top of page


Review, interview, podcast

Review: The Sydney Morning Herald
Debuts can be dubious, but this one promises to launch a stellar career.
Review by Lucy Sussex


'Overall, this book is unusual both in setting and in characters. It illuminates an aspect of Australian life too often overlooked — with the exception of the Batavia story. Brugman writes with acuity and immense joie de vivre.'

Read the review here.

Review: The Guardian
An evocative escape to Australia’s Abrolhos Islands
Review by Susan Wyndham


'Set among a community of Finnish fishers in a little-known part of the country, Brugman’s debut is a sensuous blend of social history and imaginative fiction.'

Read the review here.

Review: The Bookshelf on ABC Radio National 
Reading our way to islands, monsters, balloons, snowscapes, heroes and more on The Bookshelf with Kate Evans, Cassie McCullagh

Reading Emily Brugman's The Islands, Vanessa Len's Only a Monster and Hélène Gaudy's A World With No Shore (translated by Stephanie Smee) with writers Michelle Law and Molly Murn.

Listen online here on the ABC Listen app



Review & Interview: Living Arts Canberra

The deep pleasure of reading this book lies both in its emotional complexity and the beauty of the author’s language. She tosses us through time but paints her scenes with such vividness that we never flounder. Whether it be the terror of childbirth without the necessary language, preparation or support or the windswept nakedness of Little Rat Island, we are thrust into place with almost filmic immediacy.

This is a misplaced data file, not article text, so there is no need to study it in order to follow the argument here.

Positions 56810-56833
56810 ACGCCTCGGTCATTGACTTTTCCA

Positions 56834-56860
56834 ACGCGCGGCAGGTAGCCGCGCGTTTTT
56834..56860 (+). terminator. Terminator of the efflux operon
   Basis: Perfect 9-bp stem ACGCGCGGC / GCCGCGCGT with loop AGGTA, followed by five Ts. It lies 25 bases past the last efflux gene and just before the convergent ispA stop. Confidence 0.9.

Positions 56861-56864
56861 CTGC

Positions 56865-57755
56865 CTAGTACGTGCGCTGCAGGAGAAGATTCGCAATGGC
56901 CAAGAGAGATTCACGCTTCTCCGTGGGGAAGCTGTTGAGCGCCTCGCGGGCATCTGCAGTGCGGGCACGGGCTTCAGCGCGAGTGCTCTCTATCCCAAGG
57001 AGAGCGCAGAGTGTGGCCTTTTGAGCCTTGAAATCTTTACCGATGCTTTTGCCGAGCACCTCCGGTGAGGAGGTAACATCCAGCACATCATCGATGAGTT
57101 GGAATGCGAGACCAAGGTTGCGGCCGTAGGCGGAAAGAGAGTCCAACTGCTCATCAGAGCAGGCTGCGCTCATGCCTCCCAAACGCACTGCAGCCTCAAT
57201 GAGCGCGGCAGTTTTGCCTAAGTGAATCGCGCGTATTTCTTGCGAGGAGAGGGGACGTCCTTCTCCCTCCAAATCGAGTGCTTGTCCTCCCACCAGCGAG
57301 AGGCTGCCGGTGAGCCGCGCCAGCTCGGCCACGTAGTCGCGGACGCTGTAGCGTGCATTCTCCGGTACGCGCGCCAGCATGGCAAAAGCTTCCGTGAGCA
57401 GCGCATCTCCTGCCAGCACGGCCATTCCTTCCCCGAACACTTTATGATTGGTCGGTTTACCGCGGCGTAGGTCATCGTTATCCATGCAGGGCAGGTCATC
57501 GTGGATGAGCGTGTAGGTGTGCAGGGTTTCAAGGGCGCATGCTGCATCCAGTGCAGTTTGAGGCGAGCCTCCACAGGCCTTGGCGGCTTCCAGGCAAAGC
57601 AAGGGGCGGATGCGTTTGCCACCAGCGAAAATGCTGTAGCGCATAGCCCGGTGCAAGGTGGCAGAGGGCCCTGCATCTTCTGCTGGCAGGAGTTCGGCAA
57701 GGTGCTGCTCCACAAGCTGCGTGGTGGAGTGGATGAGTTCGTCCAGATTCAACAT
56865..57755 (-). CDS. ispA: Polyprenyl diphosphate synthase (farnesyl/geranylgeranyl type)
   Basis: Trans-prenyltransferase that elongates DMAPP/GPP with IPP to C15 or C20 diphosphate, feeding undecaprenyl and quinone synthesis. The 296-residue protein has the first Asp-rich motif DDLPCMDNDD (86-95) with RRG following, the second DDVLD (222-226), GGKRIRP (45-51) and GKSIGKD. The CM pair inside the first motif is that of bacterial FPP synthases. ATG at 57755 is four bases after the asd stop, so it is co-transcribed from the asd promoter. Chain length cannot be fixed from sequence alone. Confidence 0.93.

Read the review & listen here.


The saga of the Saari family told in this book delivers satisfying story-details of ‘new Australians’ making good, and making do, and making mistakes, but its great achievement is making us feel the magnetic effect of a tiny, windswept, wave-bashed island on people who thought that they could leave it behind.

Read the review here.

The Islands gives a deep insight into one of the many migrant populations that make up modern Australia. It shines a light on a little known but fascinating part of the country, the industry that supports it and the people who built that industry from scratch. And it successfully brings to life a group of characters who are likely to stay with readers long after they finish the last page.

Read the review here.

Hauntingly atmospheric and written with such a depth of feeling, The Islands was a magnificent read, one that I lingered over and relished from beginning to end.

Read the review here.

bottom of page